NEW YORK (AP) – How Donald Trump’s eldest son – entrusted with running his company when he became president – reacted when he learned a top executive was planning to dodge taxes on lavish corporate perks ?
They outgrew him, according to testimony Friday at the Trump Organization’s criminal tax fraud trial.
The company’s longtime chief financial officer, Alan Wesselberg, testified that Eric Trump raised his salary by $200,000 after an internal audit prompted by Trump’s 2016 election found that he was covering his salary and bonuses from the cost of perks. were reducing
The increase raised Weissenberg’s annual salary to $1.14 million, extra cash he said he used to pay for things Trump and company used to do: Manhattan apartment rent, Mercedes-Benz cars for him and his wife, their Grandchildren’s school tuition, and more.
The company continues to pay Weiselberg a salary of $640,000 and a $500,000 holiday bonus and was given a nominal stipend following his arrest in July 2021, reassigning him to senior advisor and moving to his office in Trump Tower transferred. He is now on paid leave.
“Now, even after you were found guilty in this case, did the company reduce your salary by a penny?” Prosecutor Susan Hoffinger asked Weiselberg on the third and final day of testimony.
“No,” he said.
“Even with the betrayal of their trust?” He asked.
Weiselberg testified that both Eric Trump and Donald Trump Jr., executive vice presidents of the Trump Organization, knew from the audit that Weiselberg did not report his apartment as taxable income, as required by law.
Wesselberg told jurors that he discontinued his plan after the audit and soon asked Eric Trump for a pay raise, telling him that “since the practice was no longer going, I needed some extra income to pay for those expenses.” will be needed.”
Weiselberg said Eric Trump, who handles day-to-day operations at the company, signed off on his raise and is now in line to approve his latest $500,000 holiday bonus — even though Weiselberg lives in New York City’s notorious Preparing to overhaul Rikers Island prison. Complex.
Wesselberg said other officers accused of conspiring to avoid taxes also kept their jobs and salaries. These include his son, former Central Park Ice Rink manager Barry Weiselberg, and the company’s chief operating officer, Matthew Calamari Sr.
Wesselberg, 75, pleaded guilty in August to taking $1.7 million in off-the-books compensation. His plea agreement requires him to testify for the prosecution in exchange for a five-month prison sentence. Vesselberg, who was facing up to 15 years in prison, said he had previously declined offers of one to three years in prison.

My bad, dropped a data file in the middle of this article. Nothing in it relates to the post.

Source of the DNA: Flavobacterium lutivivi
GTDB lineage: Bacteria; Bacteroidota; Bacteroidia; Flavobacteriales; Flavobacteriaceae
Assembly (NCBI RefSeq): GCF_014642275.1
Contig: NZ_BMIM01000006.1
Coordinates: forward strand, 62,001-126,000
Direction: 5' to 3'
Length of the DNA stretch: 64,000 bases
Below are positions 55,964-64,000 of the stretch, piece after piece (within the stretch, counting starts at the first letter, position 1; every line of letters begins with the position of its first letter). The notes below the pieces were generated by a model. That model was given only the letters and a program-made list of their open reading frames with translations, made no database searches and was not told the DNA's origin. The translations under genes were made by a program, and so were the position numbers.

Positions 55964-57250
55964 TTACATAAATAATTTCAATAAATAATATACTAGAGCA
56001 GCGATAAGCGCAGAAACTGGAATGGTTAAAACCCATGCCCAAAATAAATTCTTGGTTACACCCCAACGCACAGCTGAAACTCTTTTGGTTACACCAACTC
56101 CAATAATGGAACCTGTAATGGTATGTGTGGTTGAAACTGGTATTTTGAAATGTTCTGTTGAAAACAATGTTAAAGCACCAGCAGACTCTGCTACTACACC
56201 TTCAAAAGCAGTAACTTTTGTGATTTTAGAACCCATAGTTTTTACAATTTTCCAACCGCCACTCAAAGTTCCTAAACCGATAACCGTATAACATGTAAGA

Manhattan prosecutors allege that the Trump Organization helped top executives avoid paying taxes on perks paid by the company and is liable for Weiselberg’s wrongdoings because he was a “high managerial agent” acting on its behalf. was working
The tax fraud case is the only trial arising from a three-year investigation by the Manhattan district attorney into Trump and his business practices. If convicted, the company could be fined more than $1 million and face difficulties in conducting deals.
Weiselberg’s testimony on Friday suggests that key Trump Organization officials — members of Trump’s family — condoned his behavior after discovering his behavior, instead of firing him and reporting him to authorities. Weiselberg said the plan benefited the company because it did not have to pay him as much in salary.
However, the company’s lawyers argue that Trump is overly loyal, emphasizing that Weiselberg was “among the most trustworthy people he knew” and how he stood by him even when he threatened to betray him. Accepted the matter. being paid by their lawyers. company.
Company attorney Alan Futerfas questioned Wesselberg on cross-examination, saying that even “at the worst time of your life” Trump “didn’t kick you to the curb.” But, the lawyer asked, “You don’t understand that this means you approve of what he did?”
“No,” said Weiselberg.
Trump, who announced Tuesday that he is running for president again in 2024, is not expected to appear at the trial. But he indicated Friday that he was defending Wesselberg and posting the prosecution’s version on his Truth social platform.
Trump wrote that the case had “fallen through” after Weiselberg testified Thursday that neither Trump nor Trump’s family were involved in his tax avoidance scheme.
“Has a longtime executive paid tax on the use of the company car, or the company apartment, or paid (not taken by us as a tax deduction!) for the education of his grandchild. For this he should be handcuffed and jailed Describing the situation, Trump wrote, “Very unfair!”
After Trump was elected president in November 2016, he invited renewed scrutiny of his Trump Organization, a privately held entity through which he and his family manage their golf courses, luxury towers and other investments.
Wesselberg said he and another company executive, Jeffrey McConkey, decided around that time that the company needed to end some of its questionable pay practices and financial arrangements. They brought in a Washington lawyer who conducted an audit and wrote a memo of his findings.
McConkey, Senior Vice President and Comptroller, helped Wesselberg falsify payroll records in order to reduce his income tax bill. He received immunity and testified earlier in the trial.
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